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Slovenia's largest bank, state-owned NLB, said Monday that losses widened in 2012 and that it needs 400 million euros ($534 million) in fresh capital to meet European regulatory requirements.
Nova Ljubljanska Banka (NLB) said that bad loans pushed it to a loss of 273.5 million euros in 2012 compared with a loss of 239 million euros in 2011 and that it expects to be in the red in 2013 too.
"The situation in the Slovenian environment and in the bank remain very serious," chief executive Janko Mevlja told journalists.
Problems at Slovenia's banks, struggling under a mountain of bad debt, have raised speculation that the former Yugoslav republic, once a model newcomer to the European Union and the eurozone, may need a bailout.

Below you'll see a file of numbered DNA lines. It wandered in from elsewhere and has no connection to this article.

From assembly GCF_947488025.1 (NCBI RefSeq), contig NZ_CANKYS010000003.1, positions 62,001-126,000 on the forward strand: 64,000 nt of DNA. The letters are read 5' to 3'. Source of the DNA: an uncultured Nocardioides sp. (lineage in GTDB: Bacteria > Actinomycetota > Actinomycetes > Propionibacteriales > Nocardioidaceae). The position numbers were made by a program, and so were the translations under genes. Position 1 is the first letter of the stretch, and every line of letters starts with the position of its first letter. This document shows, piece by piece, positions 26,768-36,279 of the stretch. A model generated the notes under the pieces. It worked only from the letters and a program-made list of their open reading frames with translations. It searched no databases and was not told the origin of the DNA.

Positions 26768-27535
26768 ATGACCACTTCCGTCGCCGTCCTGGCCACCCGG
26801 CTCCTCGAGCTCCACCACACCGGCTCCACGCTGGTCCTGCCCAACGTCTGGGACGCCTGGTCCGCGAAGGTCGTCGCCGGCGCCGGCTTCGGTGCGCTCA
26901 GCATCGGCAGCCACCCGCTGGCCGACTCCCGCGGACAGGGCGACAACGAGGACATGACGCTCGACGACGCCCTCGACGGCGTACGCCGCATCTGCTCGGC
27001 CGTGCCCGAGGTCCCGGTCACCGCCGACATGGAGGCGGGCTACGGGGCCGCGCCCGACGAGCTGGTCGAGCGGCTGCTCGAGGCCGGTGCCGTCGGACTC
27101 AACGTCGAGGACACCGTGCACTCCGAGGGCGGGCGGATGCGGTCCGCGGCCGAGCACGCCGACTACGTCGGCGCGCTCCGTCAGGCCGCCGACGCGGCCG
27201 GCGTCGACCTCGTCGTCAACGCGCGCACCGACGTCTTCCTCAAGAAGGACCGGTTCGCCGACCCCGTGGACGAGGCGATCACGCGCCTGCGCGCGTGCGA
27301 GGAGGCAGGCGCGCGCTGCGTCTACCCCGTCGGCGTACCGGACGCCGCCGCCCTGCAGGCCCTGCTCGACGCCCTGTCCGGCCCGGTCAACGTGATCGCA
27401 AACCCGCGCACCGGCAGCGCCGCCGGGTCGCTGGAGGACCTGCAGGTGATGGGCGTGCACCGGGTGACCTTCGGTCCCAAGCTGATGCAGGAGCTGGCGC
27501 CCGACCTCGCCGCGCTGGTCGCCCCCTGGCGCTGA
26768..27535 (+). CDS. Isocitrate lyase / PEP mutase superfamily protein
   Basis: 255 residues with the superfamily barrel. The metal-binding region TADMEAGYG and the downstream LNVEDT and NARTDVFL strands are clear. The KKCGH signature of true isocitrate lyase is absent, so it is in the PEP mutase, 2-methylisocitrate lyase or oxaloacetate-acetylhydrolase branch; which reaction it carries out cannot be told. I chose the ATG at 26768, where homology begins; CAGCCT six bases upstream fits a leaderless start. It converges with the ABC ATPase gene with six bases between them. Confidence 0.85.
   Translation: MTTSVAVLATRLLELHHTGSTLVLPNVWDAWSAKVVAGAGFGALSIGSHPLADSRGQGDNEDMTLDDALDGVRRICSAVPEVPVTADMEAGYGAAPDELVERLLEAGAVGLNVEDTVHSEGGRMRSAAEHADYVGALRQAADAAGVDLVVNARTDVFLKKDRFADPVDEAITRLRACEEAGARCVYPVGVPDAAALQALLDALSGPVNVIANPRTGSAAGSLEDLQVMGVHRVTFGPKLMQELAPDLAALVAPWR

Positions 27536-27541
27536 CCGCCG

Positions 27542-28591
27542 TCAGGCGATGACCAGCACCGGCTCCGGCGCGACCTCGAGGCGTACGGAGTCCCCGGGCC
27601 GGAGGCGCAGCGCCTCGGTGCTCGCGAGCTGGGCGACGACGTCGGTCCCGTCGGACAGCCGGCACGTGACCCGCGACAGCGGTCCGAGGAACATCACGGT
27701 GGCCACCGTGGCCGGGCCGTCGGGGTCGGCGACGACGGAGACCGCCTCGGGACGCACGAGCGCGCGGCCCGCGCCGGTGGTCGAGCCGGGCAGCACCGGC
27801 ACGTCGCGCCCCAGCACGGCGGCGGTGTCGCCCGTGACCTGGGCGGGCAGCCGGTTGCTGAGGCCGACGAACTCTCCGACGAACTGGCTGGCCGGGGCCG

Mevlja said a 400-million-euro capital hike was needed this year in order to raise the bank's core tier one capital ratio from the current 8.7 percent to 9.0 percent as required by the European Bank Authority.
The Slovenian state has held an 86-percent stake in NLB since December when it acquired a 22-percent-stake from the second-largest owner, Belgian insurance and banking group KBC. The stake will rise to 90 percent later this year.
Slovenia's parliament approved in October setting up a bad bank to take bad debts off stricken lenders' balance sheets.
Prime Minister Janez Jansa is meanwhile struggling to stay in office at the head of a minority government.